Community outpouring for Omaha cop killed in the line of duty

Police tape secures a crime scene on Oct. 21, 2013. (Photo by David Calvert/Getty)
Police tape secures a crime scene on Oct. 21, 2013.

An outpouring of public support from a half a world away is centered in Nebraska Tuesday where the community of Omaha police officer Kerrie Orozco is putting their loved one to rest after she was killed in the line of duty hours before she was supposed to go on maternity leave.

Thousands of notes of condolences from as far away as Europe have flooded into the Omaha Police Department via social media as family, friends and colleagues prepare to say goodbye to 29-year-old Orozco at her funeral Tuesday. Flags will fly at half-staff throughout Nebraska and in Iowa, Orozco's home state, to honor the day.

Related: Omaha cop gunned down hours before maternity leave

This photo provided by the Omaha Police Department shows officer Kerrie Orozco.

A seven-year veteran of the force, Orozco had put off taking maternity leave until her premature baby was healthy enough to come home from the hospital. But hours before her long-awaited time off work, Orozco went to serve a felony arrest warrant on Marcus Wheeler, a 26-year-old identified by police as a "convicted felon and a known gang member," when a gunfight ensued. Both Orozco and Wheeler were hit. Paramedics rushed them to the hospital, but neither survived.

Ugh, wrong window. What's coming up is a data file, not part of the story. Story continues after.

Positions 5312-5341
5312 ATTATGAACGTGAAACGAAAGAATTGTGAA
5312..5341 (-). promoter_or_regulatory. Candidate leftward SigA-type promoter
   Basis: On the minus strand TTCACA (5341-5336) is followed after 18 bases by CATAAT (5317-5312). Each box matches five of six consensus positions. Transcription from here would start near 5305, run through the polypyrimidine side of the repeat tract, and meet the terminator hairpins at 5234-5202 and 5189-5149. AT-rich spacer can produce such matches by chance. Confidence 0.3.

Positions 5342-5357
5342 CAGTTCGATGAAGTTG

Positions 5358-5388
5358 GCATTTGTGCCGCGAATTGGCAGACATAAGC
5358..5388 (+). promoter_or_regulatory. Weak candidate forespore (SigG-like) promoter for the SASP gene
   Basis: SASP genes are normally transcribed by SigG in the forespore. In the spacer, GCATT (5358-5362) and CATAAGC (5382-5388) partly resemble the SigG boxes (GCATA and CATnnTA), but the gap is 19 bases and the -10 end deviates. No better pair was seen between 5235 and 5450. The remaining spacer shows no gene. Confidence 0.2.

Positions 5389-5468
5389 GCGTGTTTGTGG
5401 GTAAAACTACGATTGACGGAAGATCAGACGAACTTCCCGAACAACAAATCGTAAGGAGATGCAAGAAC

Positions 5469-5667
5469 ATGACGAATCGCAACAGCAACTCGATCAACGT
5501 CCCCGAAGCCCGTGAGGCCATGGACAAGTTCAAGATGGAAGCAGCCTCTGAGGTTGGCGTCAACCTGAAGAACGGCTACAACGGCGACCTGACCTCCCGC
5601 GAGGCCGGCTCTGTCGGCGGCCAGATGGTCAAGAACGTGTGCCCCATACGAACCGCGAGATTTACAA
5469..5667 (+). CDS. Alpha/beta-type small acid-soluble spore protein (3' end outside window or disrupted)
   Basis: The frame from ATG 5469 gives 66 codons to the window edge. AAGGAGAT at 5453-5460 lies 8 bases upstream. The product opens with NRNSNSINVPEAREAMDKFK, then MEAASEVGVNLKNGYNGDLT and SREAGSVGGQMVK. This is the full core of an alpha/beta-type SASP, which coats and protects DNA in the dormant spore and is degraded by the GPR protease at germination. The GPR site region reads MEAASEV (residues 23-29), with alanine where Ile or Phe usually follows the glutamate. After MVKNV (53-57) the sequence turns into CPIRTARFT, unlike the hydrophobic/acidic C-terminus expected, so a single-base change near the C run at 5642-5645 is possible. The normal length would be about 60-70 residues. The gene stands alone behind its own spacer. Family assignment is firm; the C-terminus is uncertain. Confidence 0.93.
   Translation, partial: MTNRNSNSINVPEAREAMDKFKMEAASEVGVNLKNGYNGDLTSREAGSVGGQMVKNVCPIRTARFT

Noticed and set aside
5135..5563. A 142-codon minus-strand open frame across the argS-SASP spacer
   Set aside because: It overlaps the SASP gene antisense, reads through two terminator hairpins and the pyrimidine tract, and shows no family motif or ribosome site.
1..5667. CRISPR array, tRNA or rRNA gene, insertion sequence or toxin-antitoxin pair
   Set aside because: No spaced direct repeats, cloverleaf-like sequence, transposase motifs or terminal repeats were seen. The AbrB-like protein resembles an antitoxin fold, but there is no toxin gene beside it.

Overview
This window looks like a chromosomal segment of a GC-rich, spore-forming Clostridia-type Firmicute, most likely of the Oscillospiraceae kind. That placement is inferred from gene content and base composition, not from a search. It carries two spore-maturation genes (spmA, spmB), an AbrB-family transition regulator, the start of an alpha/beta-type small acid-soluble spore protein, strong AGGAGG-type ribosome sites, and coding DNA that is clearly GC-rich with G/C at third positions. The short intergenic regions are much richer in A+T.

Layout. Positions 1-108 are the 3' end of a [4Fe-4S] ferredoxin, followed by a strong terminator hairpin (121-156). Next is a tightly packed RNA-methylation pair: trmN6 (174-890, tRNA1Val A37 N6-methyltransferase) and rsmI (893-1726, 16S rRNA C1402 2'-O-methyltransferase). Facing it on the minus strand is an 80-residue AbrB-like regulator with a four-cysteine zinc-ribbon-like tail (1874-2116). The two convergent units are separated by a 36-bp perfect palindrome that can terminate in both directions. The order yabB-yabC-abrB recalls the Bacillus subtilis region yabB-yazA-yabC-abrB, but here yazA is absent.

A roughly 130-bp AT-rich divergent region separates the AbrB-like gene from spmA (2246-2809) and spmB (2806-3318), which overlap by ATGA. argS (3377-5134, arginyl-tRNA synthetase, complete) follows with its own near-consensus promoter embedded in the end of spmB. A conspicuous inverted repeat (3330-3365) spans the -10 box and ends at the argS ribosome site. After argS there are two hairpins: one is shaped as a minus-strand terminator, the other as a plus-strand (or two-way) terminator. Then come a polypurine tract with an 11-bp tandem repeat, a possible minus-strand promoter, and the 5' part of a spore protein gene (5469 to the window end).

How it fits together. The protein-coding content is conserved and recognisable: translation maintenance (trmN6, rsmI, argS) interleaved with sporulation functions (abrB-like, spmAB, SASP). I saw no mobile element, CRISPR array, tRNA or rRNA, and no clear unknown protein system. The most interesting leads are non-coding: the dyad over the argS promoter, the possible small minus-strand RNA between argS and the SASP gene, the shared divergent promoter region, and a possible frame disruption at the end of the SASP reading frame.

In a poem posted onto the Omaha Police Department, the officer who rode in the ambulance with Orozco describes the 3-minute ride rushing the new mom to the hospital as one "full of heartache and grief."

"I just wanted friends and family to know that she was surrounded by love in her final moments," officer Chad Schroeder wrote in the message accompanying the poem. The post has received some 3.5 million views on Facebook, and counting, as of Tuesday morning.

Orozco's fellow members of the city's gang unit that she had served with since 2012 will be honorary pallbearers at her funeral Tuesday. Other police officers on the force plan to all wear white carnations tinged with red -- donated by a local flower store. The flowers will be worn upside down and below the officers' badges, NBC News reports, a nod of respect to Orozco.

Officer Chad Schroeder rode in the ambulance as Officer Kerrie Orozco took her last breaths. He sent us this message."...

Posted by Omaha Police Department on Monday, May 25, 2015

NBC News contributed to this report